Skip to main content

Regulation Best Interest – Reg BI

Financial Advisers Must Act in the Best Interest of the Customer

The Securities and Exchange Commission (SEC) and the Financial Industry Regulatory Authority (FINRA) have implemented significant changes to the standard of conduct that governs interactions between brokerage firms and their customers with the introduction of Regulation Best Interest, or “Reg BI,” which took effect on June 30. This regulation is an addition to the Securities Exchange Act of 1934, and it sets forth a “best interest” standard of conduct for broker-dealers and associated persons when recommending any securities transaction or investment strategy, including account types, to retail customers.

Reg BI builds upon and enhances the principles previously outlined in FINRA’s Suitability Rule (Rule 2111). This rule mandates that broker-dealers and their associated persons must have a reasonable basis to believe that a recommended transaction or investment strategy is suitable for the customer, based on diligent gathering of information about the customer’s investment profile. The rule specifies three main suitability obligations: reasonable-basis suitability, customer-specific suitability, and quantitative suitability.

Under Reg BI, broker-dealers are now required to place the financial or other interests of their customers ahead of their own and adhere to four core obligations: Care, Disclosure, Conflict of Interest, and Compliance. These obligations compel brokers to act with due diligence, fully disclose all relevant information, manage and disclose any potential conflicts of interest, and maintain and enforce policies designed to ensure compliance with the regulation.

For brokerage firms and their clients, navigating these changes can be complex and necessitates the involvement of a knowledgeable securities law firm. Such a firm can provide crucial guidance on compliance with Reg BI, ensuring that broker-dealers align their operations with the new standards. Securities law firms play a vital role in advising clients on how to adjust their policies and practices to meet the requirements of Reg BI, offering training for brokers, and developing comprehensive compliance programs.

Additionally, for investors and clients, a securities law firm can serve as an essential resource, offering advice on the implications of Reg BI and assisting in the evaluation of the suitability of investment recommendations made under this new standard. These legal experts ensure that the rights of investors are protected under the evolving regulatory landscape, fostering trust and integrity in the broker-client relationship.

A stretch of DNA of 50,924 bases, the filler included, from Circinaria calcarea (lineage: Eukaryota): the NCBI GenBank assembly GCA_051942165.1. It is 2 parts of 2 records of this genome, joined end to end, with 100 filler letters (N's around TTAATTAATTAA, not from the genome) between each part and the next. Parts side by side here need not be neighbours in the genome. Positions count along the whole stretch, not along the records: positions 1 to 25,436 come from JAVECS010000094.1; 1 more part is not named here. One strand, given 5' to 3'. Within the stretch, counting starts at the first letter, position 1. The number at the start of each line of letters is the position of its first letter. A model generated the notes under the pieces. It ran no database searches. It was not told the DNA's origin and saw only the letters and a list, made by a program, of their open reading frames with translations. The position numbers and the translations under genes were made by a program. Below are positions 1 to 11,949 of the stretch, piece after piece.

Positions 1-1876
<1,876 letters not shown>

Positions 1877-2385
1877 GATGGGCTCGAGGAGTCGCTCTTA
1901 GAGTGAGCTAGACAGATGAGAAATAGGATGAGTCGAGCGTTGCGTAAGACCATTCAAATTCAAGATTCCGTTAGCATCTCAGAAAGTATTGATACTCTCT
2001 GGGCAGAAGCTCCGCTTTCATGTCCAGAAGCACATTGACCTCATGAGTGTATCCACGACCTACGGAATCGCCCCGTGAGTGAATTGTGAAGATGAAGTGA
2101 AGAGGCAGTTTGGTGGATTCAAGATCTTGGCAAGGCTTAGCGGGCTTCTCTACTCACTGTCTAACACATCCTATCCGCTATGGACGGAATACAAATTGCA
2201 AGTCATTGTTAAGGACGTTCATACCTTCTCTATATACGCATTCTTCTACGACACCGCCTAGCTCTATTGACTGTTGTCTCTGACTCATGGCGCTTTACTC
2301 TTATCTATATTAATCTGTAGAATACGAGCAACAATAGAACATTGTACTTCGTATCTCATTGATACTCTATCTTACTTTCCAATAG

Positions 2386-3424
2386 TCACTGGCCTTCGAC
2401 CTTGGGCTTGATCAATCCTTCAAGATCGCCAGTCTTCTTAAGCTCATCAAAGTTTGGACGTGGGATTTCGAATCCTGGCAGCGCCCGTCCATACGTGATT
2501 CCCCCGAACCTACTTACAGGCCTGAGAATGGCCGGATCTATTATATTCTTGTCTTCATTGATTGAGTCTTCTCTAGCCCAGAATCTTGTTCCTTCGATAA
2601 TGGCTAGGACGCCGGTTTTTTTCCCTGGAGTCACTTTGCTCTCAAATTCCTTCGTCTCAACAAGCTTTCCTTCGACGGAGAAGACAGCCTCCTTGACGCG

Care Obligation

The care obligation requires that the BD, or an associated person of the BD, in making the recommendation, exercises reasonable diligence, care and skill to:

Disclosure Obligation

The disclosure obligation requires a BD or associated person, prior to or at the time of the recommendation, to provide the retail customer, in writing, full and fair disclosure of:

Conflict of Interest Obligation

To satisfy the conflict of interest obligation, the BD must establish, maintain and enforce written policies and procedures reasonably designed to:

Compliance Obligation

In a new part of the general obligation, and in addition to the procedures required by the conflict of interest obligation, a BD must also establish, maintain and enforce written policies and procedures designed to achieve compliance with Regulation BI as a whole. These procedures must not only address conflicts of interest, but also compliance with the disclosure and care obligations. The SEC believes that, while creating an affirmative obligation with respect to Regulation BI as a whole, the compliance obligation provides sufficient flexibility to establish compliance procedures across a broad range of business models. A reasonably designed compliance program generally would also include controls, remediation of noncompliance, training, and periodic review and testing.